As they have all season long, the Aces used a dominant third quarter to climb its way back into the game on the heels of a 23-12 frame. Earlier in the quarter, the Liberty had a lead as large as 12 points.


During an 18-5 run, Wilson scored nine straight points on her way to a 24-point, 16-rebound outing. She is now the first player to have multiple games with 20 points and 15 rebounds in league history.


After the game, she was awarded with the Finals MVP award.

Las Vegas forward Kiah Stokes poses with a 2023 Aces championship shirt following the team's series-clinching win in Game 4. Photo Credit: Las Vegas Aces IG/@lvaces

“She’s just been doing what she’s been doing all season,” Clark said. “To be able to be here on the biggest stage and show up the way she’s showed up just speaks to who she is as a player, what she means to this team and what she means to this franchise.”


Las Vegas would build a lead as large as seven points in the fourth quarter while holding New York to 2-for-15 shooting during the game-changing stretch.


“When we lost [forward Kiah Stokes], that took our anchor from us,” Wilson said. “She’s normally there to help me when I fall so I knew I had to make sure that my guards understood that they could trust me.”


Entering the second straight potential series-clinching game, the Aces came into play missing 40% of their starting lineup with the aforementioned Stokes and guard Chelsea Gray both missing the game with foot injuries. This came in addition to being without forward Candace Parker, who has been out since early July.


As a result, Hammon and company put out a starting lineup of Wilson and Clark in the front court with fellow forward Cayla George alongside guards Kelsey Plum and Jackie Young. That combination played just eight minutes together during the regular season.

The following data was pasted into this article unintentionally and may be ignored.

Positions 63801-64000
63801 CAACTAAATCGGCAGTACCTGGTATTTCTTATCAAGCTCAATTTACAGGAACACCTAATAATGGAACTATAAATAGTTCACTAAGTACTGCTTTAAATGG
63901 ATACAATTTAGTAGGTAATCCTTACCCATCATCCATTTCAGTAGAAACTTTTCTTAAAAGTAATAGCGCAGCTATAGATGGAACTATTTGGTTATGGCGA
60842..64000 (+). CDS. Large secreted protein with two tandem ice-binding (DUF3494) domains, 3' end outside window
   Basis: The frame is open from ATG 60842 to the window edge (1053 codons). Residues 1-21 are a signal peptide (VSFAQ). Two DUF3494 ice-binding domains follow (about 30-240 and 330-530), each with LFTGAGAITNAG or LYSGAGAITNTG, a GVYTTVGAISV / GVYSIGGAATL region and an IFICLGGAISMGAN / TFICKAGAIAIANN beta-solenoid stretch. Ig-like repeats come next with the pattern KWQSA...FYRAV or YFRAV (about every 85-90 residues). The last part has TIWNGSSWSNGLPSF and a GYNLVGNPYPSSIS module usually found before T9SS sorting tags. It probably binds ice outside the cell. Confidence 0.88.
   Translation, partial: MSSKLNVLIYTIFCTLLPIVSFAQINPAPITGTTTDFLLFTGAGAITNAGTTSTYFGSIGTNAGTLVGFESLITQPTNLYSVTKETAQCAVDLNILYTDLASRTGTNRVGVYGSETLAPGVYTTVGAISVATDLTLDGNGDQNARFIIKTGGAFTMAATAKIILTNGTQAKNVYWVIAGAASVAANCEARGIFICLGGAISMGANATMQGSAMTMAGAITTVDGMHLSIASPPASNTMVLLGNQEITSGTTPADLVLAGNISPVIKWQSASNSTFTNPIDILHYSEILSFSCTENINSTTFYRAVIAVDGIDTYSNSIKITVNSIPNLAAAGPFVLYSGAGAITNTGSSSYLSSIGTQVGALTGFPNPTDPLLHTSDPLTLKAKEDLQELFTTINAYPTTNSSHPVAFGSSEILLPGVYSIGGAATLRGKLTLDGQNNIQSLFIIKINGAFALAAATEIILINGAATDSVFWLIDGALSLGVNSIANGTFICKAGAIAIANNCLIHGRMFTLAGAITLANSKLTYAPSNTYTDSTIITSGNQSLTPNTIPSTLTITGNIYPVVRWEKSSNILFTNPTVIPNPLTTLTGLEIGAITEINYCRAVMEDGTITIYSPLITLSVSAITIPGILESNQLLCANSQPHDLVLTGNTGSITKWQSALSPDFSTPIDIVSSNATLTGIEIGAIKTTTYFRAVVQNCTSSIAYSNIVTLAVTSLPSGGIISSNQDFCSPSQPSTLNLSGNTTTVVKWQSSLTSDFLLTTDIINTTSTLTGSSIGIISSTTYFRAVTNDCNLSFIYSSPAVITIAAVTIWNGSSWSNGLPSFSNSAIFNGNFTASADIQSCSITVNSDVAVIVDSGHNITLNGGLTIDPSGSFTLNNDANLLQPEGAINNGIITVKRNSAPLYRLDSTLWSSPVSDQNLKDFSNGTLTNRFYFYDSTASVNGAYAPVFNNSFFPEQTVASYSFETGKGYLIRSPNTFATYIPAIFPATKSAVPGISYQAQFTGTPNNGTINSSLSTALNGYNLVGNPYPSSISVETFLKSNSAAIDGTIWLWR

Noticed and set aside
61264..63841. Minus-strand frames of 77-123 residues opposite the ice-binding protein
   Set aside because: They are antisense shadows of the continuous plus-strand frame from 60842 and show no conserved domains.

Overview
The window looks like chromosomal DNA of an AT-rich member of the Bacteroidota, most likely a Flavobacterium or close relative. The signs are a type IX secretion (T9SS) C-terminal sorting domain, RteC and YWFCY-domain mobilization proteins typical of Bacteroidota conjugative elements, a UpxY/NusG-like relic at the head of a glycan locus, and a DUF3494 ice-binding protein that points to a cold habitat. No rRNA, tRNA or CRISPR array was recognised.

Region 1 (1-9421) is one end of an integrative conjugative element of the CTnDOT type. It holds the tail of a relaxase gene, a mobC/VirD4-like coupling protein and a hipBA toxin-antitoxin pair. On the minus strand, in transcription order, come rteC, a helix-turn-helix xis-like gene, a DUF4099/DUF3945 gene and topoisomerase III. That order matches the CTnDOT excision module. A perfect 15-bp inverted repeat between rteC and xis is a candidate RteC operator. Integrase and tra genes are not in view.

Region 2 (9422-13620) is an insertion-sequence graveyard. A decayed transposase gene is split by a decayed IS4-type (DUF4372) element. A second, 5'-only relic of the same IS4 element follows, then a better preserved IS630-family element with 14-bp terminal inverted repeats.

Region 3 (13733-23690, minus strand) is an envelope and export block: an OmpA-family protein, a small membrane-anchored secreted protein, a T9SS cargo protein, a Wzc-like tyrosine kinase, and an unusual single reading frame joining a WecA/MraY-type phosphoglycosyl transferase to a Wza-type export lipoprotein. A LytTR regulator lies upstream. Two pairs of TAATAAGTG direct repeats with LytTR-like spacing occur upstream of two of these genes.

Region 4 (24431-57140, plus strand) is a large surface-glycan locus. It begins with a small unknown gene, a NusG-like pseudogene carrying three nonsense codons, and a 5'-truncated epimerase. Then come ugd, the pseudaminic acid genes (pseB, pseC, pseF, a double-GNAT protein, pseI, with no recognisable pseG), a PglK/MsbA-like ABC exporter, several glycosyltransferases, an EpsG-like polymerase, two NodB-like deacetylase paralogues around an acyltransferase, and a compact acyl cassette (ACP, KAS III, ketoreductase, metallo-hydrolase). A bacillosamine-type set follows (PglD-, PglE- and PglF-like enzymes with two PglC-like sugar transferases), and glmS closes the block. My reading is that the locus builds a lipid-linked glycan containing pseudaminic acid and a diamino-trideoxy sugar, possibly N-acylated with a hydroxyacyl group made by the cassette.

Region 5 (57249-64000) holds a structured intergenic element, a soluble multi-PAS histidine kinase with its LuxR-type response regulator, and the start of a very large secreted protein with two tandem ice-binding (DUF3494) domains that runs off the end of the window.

“At the end of the day, you see our five or our six but everyday I’m with those other ones,” Hammon said. “Everyday they’re with the five and six that play the bulk of the minutes. I know exactly who I am, I knew Cayla was going to hit threes [and] I knew it would change it. I knew [guard Sydney Colson] was going to get into some faces and almost foul out but at the end of the day be +17.”


Clark converted back-to-back layups during a 7-0 run to tie the game at 51 apiece. Moments later, she’d knock down a free throw to give Las Vegas its first lead since 9-8. In the fourth quarter, Clark would be matched up defensively against league MVP Breanna Stewart resulting in an offensive foul one time down and a forced pass on the final possession of the game.


Earning the victory means a third title for Clark during her 11-year career.


“This isn’t something I could’ve dreamt for myself,” she said. “I started in this league and I didn’t make a team the first two years – Becky was my vet [...] Not a lot of players have three championships.”


George added 11 points including three made threes to go along with three steals. Young chipped in with 16 points on 6-of-11 from the field.